Then about ten years ago I did a 180—I’d finally found writers I could rely on and dove into the fiction stacks. It started with zine writers-turned-novelists such as Jim Munroe, Sean Carswell, and Todd Taylor. Their books boosted my fiction-buying confidence and led me to Lewis Nordan, Kurt Vonnegut, and John Steinbeck, among others. Good times indeed.
It wasn’t until yesterday, reading The Annotated Boris, that I realized the extent to which I've done another half circle in recent months, most of which has been music books. First there was Pete Seeger’s In His Own Words. Then Ed Sanders's Fug You. Then Steve Wishnia’s When the Drumming Stops (well, this is framed as fiction but draws heavily on his days with the False Prophets). Each altered the way I think of the respective era but for the most part they didn't send me back to the music on which the tomes were based. Pete Seeger inspires like few others but his tunes are best consumed in small doses. Ed Sanders helped me chip away at a long held sense that the sixties generation can’t let go and move, but didn’t propel to seeking out his former band, the Fugs. Wishnia’s book is highly recommended—it’s a warts and all look at the punk scene in ‘80s New York, written with a surprising amount of heart—but I’m not about to reopen the False Prophets case file. (Wishnia’s participation in the short lived, criminally overlooked Iron Prostate is a whole other matter. Loud, Fast, and Aging Rapidly!)
With all of these books, though, I'm reading about someone else's era, things that had come and gone while I was still in school or earlier. The Annotated Boris is one of the few music books whose events overlap chronologically with my own--playing pop punk in the '90s, self-releasing 7" records, going to MRR columnist night at Coney Island High. Is there the risk of excessive sentimentality or "you should have been there" nostalgia? Sure thing. To what extent that's a problem is someone else's call. But I'd argue that time period, overlapping or otherwise, isn't the glue that binds with The Annotated Boris. It's this: being an oddball in the U.S. is all right. Children's literature is dense with "You're weird? Party on!" tales, but not so much for adults. It took me awhile to find a subculture that felt right. I agreed with the hippies' politics but not their manner of dress or choice of intoxicants (not to mention the often relaxed approach to personal hygiene.) I was on board for a lot of '80s punk sonically but didn't share the anger nor was I that strident about what others were imbibing (aka the straight edge movement). It wasn't until the pop punk scene of the early '90s that it came into focus--a strong sense of building things yourself, a healthy skepticism for mainstream culture, along with great melodies and a sense of humor.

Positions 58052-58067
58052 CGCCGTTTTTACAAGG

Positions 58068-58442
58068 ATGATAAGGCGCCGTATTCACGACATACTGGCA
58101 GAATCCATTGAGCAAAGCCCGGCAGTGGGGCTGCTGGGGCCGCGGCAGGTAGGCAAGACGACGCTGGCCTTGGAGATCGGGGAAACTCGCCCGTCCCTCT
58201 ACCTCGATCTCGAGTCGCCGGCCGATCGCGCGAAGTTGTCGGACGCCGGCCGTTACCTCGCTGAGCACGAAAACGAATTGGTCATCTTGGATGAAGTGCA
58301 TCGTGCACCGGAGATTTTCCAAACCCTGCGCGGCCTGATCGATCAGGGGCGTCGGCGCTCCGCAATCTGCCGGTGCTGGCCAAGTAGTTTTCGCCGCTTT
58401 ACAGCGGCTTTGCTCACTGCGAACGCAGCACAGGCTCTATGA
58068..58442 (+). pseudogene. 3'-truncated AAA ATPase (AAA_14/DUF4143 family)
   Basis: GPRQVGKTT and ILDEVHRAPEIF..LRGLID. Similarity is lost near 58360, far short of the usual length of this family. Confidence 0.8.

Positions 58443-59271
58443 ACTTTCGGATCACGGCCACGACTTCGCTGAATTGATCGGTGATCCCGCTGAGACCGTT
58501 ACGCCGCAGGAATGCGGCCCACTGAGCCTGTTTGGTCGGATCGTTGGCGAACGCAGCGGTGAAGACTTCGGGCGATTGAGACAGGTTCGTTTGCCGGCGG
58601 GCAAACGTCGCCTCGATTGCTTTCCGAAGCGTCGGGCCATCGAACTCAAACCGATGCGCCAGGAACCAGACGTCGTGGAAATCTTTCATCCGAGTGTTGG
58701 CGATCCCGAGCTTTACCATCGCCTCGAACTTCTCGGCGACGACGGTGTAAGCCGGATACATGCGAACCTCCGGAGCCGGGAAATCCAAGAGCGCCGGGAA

Boris the Sprinkler were the best of the bunch and The Annoated Boris is a smart, funny, kick in the trousers reminder that walking your own path is a far more interesting way to spend a life.
Are You Receiving Me? — The Annotated Boris (Day 3)
By Mike Faloon
On Parenthesis – A Special Christmas Edition Go Metric Mini-Interview (aka Rev. Norb on Certain Aspects of Grammatical Choices in )
Go Metric: One of my favorite aspects of your writing is the high volume of parenthetical clauses. When they build up to four or five in a sentence I’ll re-read said sentence verify that it checks out. To what do you attribute this habit? A particular writer? Genre?
Rev. Norb: I cannot actually attribute this to anything other than eighth-grade algebra, and learning about the order of operations and parentheses and brackets and curly braces and the what-not, as well as my own practically pathological compulsion to say every single thing i know about a subject, when i am talking about said subject. It just sort of became the best way to corral my various tangents while sort of keeping the main narrative moving in one direction ((or so i try to imagine)).
GM: Recently I’ve noticed that you use double parenthesis for the initial parenthetical clause. Where/why did this change occur?
RN: This parenthetical double-bagging started when i was working in the video game industry, and was sending out lots of typed communications to team members that involved discussing sections of script or code which included parenthetical expressions. The double parentheses was meant to signify that it was me talking in parentheses, as opposed to the single parentheses, which were part of the code. For example: "Please add 'Play3DSound (snd_Explosion1);' to the end of the particle effect function call ((unless it breaks something))." My boss said he liked the double parentheses so i started doing it all the time.
GM: I also noticed that the parenthetical clause on the book’s cover reverts to the single parenthesis? As they say in Spanish, por que?
RN: I was being wishy-washy and thought it was too hard to read for a front cover blurb that way. If you look at how the type is organized for that subtitle, the first graf ((as i believe such a thing is called)) only consists of two words, "AND OTHER." Eight letters and a space. If you add one parenthese, so the first graf is "(AND OTHER", ten percent of the characters in the first line are parentheses, which seems okay. If you add a second parenthese, the graf becomes "((AND OTHER", and now 18.2% of the characters in the first graf are parentheses, which seems like too much. Basically, double parentheses just didn't look good with the type stacked up like that in that particular section, and my graphic designer instincts trumped my literary instincts. For which i apologize.